At this point I’ve become painfully aware that this has turned into me airing out my grievances against Community as a whole, so let me step back and recollect my thoughts. To a point, a lot of my criticisms about the show are somewhat subjective, and to say that fans are overlooking them is a tad presumptuous. The issue I take overall is that they’re overlooking, well, anything negative.

The mantra among the hardcore [unfortunately I was unable to find an encompassing title for the bunch] is this:

It may surprise all of you, having read this far, that I’m not against it. We just wrapped up a fifth season that, if I’m honest with myself, was not terrible. Generally B material, which considering the state of television is really quite good. What I really want is not just for this show to improve, but for the fanbase to as well. That’s a tall order, so I’m going to write at least one more paragraph about it.

From just about the beginning Harmon and co. have been creating twenty-some minute installments of television that have stretched the boundaries of genre and convention. That’s great. I’m a pretty huge fan of their love letter to Mafia flicks, as well as the crazed fever dream that was the Dean-centric episode on filming an ad for Greendale. These were great episodes that weren’t just gimmicks, that were thoroughly funny and did good character work as well.

It would be fantastic if we would ask for more from the people who were bringing us homages to G.I. Joe, which sounds selfish but maybe sometimes pushing the envelope isn’t enough? Jason Mraz didn’t get a free pass because he recorded an album that tasted from nearly every musical genre, he was praised because as a whole it was good.

Go on blindly accepting everything thrown together by a certain creative team, or bearing a particular title and suddenly G.I Jeff’s words over on the right describe your situation. Honestly, the “gas leak” that was Season 4 was just countless references to a show in its heyday, and people actually ate it up. People don’t look back on it warmly as a whole, but are still caught saying “Well, at least it was Community.” That sort of thing should never be the case regardless of the medium.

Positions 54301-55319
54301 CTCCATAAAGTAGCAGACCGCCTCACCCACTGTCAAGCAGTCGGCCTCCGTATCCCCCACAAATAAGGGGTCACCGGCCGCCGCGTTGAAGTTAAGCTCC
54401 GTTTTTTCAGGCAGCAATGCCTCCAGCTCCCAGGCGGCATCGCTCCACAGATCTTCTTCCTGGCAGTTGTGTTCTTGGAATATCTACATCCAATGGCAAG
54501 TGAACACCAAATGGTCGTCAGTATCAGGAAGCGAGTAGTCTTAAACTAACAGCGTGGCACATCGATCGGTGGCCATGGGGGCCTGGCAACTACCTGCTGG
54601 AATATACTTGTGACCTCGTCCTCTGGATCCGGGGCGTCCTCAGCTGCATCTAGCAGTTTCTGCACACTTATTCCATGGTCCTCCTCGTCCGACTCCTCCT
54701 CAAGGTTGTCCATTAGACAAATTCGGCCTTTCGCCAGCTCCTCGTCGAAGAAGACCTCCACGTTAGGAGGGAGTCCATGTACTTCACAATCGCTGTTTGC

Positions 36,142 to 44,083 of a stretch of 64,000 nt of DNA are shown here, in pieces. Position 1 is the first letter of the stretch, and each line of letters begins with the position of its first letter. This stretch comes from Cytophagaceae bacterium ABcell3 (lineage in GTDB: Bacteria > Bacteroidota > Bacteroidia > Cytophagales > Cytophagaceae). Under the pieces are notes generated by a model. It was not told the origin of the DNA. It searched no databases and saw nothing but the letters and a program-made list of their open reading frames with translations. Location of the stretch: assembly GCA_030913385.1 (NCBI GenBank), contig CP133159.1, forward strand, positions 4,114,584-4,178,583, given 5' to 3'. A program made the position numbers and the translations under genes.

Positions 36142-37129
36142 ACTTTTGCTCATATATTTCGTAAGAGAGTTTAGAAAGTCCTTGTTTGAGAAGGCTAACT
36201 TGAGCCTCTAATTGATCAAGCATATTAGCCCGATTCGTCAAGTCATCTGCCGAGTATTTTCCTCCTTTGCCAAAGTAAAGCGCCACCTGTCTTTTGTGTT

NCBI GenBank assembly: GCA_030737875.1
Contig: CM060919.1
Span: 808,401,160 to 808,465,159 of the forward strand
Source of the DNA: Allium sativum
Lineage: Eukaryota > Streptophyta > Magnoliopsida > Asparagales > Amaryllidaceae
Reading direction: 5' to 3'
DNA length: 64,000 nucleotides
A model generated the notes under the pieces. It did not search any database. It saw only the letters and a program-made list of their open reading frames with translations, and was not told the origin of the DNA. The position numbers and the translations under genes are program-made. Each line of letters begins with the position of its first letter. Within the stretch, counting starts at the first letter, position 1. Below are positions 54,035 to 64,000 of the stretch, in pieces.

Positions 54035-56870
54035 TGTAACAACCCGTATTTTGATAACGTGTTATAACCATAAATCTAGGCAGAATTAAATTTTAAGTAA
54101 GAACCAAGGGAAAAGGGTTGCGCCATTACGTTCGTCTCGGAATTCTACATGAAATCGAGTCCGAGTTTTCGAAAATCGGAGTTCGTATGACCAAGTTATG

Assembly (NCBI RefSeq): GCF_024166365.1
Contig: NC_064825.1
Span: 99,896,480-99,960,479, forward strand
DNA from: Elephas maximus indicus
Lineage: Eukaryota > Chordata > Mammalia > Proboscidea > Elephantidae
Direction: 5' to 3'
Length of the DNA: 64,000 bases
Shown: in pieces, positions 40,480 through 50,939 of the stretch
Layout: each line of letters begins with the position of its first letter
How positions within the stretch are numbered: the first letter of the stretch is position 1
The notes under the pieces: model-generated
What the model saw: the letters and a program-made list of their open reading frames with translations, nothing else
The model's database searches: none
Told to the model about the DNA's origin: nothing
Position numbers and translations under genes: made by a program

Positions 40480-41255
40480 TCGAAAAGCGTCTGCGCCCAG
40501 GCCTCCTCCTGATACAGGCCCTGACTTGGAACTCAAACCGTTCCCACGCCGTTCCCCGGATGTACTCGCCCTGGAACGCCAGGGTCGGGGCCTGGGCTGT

All of this to say that Community has left me cold for quite some time, and I’d like it to return to being a show I looked forward to catching on Hulu come Friday. I would love to see people who say they love it asking for more and for better, because seriously, and this is my last nitpick and final point-

In the penultimate episode of Season 5 the Save Greendale Committee saved Greendale, and suddenly it was in danger of being bought up by Subway. They fixed so many of the school’s problems that it became an asset instead of a liability. In the face of losing what is, I suppose, their home they come up with precisely nothing.

What if, bear with me here, but what if they undid everything that they did. I kid you not at all when I say that I sat there waiting for them to come to this conclusion of becoming livid when they did not. The answer was literally . . . it was literally the . . . just look at what you did and undo it!

I realize that people hate to criticize what they love, but the fact that I never saw a single person in any forum bring this up is mindboggling. Open your eyes, people! That’s bad writing!

A world where I’m rooting for these two to get hitched and escape this show is a world you probably don’t want to live in.

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2 responses to “I Shouldn’t Have To Say This, But Community Should Be Good [Or At Least Better]

  1. Pingback: 2 Broke Girls, S3E24 “And the First Degree”: A TV Review | Culture War Reporters

  2. Pingback: Yahoo Saves Community | Culture War Reporters